Jonathan Harvey’s Canary is an epic story of gay rights that stretches over 50 years, from imprisonment and aversion ‘therapy’, through political activism and the fear of AIDS, up to the age of celebrity ‘outings’. Harvey knows his subject matter possibly a little too well – analysis is sometimes less than subtle, with action and issues too condensed. Fortunately, he is an entertaining writer who gives us more than a history lesson. He creates an engaging, ambitious story packed with as much drama and humour as it is with politics.
Harvey adopts the sensible device of recounting the history through the life of one man. We begin as Tom, a senior policeman, is about to be exposed as gay by the press and then travel back through his life to see how his decision to remain in the closet affects those close to him. From his betrayal of the men he loves, his marriage and his rejection of his own gay son, we see the long-term repercussions of his lies.
There is a touch of soap opera here and that isn’t meant to sound derogatory. The characters are skilfully crafted so that their part in the story comes to be about them as individuals – no small feat when political issues are involved. They aren’t just symbols but complicated people living through dramatic events. It is often gripping stuff driven by passion and conviction that this politics still matters.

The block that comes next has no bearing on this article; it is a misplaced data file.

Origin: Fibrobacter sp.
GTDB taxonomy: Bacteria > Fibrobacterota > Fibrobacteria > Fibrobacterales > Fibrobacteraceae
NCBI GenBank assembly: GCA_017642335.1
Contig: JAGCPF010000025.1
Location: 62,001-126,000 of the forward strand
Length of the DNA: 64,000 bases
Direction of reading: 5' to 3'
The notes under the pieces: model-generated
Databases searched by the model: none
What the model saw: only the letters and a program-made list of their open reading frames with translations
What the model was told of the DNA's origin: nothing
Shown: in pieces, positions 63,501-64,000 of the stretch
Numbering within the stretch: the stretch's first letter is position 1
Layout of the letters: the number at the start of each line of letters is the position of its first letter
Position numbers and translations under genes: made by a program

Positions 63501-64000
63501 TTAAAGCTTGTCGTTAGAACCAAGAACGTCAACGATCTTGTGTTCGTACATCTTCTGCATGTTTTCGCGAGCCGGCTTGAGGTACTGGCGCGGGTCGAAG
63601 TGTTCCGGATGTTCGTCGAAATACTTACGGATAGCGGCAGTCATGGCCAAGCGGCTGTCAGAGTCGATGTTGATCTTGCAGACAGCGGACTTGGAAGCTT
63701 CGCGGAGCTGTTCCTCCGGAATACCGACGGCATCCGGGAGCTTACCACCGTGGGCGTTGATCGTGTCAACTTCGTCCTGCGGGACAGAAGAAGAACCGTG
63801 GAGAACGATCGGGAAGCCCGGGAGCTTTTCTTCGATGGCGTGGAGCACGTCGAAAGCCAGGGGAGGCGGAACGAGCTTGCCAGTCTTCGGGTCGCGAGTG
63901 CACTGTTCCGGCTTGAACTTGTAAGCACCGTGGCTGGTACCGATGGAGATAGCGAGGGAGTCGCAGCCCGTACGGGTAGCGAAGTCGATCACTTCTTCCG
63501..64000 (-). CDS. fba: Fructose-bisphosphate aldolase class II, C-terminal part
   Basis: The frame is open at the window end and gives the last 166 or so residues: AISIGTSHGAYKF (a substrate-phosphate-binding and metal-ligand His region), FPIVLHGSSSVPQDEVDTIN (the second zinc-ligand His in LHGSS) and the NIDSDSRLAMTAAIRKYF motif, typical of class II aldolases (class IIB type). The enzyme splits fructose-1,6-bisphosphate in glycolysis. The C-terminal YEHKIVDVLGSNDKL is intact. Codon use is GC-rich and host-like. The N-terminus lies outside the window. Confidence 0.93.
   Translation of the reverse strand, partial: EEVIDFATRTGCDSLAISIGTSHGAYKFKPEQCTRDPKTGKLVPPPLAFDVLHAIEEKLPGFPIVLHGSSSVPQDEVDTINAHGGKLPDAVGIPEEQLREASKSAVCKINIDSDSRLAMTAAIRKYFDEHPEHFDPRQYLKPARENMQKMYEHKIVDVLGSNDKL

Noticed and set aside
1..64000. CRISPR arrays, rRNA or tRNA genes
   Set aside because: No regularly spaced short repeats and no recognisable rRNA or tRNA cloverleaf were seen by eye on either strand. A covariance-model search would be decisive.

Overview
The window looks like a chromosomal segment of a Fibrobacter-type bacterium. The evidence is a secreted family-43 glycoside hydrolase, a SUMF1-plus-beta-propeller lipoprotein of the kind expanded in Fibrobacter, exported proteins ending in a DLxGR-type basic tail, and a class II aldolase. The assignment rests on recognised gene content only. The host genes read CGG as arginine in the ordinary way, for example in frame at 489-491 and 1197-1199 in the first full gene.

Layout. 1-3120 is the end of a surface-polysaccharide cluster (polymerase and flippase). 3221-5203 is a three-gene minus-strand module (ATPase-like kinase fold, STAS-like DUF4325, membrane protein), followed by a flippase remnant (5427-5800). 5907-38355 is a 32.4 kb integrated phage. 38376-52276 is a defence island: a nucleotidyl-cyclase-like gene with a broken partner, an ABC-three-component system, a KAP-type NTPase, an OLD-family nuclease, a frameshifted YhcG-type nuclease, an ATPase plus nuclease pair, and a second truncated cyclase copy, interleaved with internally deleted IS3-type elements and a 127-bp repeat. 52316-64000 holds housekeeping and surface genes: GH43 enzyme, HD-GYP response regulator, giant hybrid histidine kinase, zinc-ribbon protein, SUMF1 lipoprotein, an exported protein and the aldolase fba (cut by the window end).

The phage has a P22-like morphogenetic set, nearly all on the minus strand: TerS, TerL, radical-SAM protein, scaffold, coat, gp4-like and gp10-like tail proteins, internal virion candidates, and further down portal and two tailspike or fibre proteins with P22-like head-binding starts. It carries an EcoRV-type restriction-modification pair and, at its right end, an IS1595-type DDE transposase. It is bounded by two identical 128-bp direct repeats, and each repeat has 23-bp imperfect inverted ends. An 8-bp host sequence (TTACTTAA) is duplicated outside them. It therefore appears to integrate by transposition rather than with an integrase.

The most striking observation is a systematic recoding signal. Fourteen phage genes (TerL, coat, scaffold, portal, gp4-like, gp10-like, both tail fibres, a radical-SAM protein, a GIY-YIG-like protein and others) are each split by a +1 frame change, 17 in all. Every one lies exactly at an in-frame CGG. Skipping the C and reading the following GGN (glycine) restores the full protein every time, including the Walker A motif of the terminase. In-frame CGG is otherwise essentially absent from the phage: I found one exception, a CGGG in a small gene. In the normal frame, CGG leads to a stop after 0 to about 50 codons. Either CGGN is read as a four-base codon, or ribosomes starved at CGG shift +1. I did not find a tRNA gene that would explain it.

The play is also superbly acted. The younger members of the cast do well to represent what their older selves would have been like years ago. Appropriately, though, in a play that celebrates the achievements of previous activists, it is the older members of the cast who shine. Philip Voss is breathtaking in the variety of roles he has to play. Moving from a wicked impersonation of Mary Whitehouse to standing by his estranged son’s deathbed in a matter of moments. Paula Wilcox is also fantastic playing his wife Ellie. Driven to distraction by her own guilt as well as her husband’s she retreats into fantasy, travelling through time and space and, in between, putting in a splendid Margaret Thatcher impersonation.
The fantastic elements and shifts in time make Harvey’s play highly theatrical. Director Hettie MacDonald deals well with this – actors fly through the air and demonstrate from the audience seats. There is a lot of fun here only slightly let down by a minimal staging that feels as if it consists solely of sofas. The upholstery (and costumes) set the time of the action as well as they can, but some further help might be useful. If the whole thing takes some following, these shifts in time and reality serve well to emphasise the repercussions of events. Scenes when characters look at, or talk to, their younger selves are amongst the most poignant moments in a play bold and powerful enough to have no shortage of them.
Until 12 June 2010
Written 23 May 2010 for The London Magazine